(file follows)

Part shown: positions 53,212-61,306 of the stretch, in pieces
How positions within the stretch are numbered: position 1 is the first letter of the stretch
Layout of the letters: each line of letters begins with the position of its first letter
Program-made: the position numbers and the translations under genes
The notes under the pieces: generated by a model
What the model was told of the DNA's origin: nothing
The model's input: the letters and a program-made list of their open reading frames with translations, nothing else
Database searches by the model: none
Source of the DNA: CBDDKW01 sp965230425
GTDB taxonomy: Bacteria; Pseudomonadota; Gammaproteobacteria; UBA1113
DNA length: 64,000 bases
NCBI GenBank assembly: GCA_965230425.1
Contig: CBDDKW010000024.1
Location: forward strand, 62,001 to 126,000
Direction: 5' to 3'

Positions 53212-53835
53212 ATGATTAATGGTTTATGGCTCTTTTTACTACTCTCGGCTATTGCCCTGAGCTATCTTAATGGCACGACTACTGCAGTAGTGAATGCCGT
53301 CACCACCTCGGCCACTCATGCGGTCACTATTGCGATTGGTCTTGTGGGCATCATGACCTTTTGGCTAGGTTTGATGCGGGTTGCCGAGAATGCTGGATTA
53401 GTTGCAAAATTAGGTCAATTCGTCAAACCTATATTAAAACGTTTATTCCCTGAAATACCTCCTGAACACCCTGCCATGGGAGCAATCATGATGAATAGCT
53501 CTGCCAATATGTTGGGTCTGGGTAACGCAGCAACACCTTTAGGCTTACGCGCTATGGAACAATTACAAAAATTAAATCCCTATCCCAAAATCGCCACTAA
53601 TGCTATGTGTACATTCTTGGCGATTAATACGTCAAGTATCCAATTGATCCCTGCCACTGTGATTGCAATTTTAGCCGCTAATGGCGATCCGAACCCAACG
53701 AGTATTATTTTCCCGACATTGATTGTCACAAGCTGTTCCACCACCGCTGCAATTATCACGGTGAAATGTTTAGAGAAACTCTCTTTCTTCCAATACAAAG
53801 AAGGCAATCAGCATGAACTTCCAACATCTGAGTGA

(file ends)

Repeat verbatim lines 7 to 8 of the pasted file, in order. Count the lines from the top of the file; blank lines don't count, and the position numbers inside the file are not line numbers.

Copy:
The model's input: the letters and a program-made list of their open reading frames with translations, nothing else
Database searches by the model: none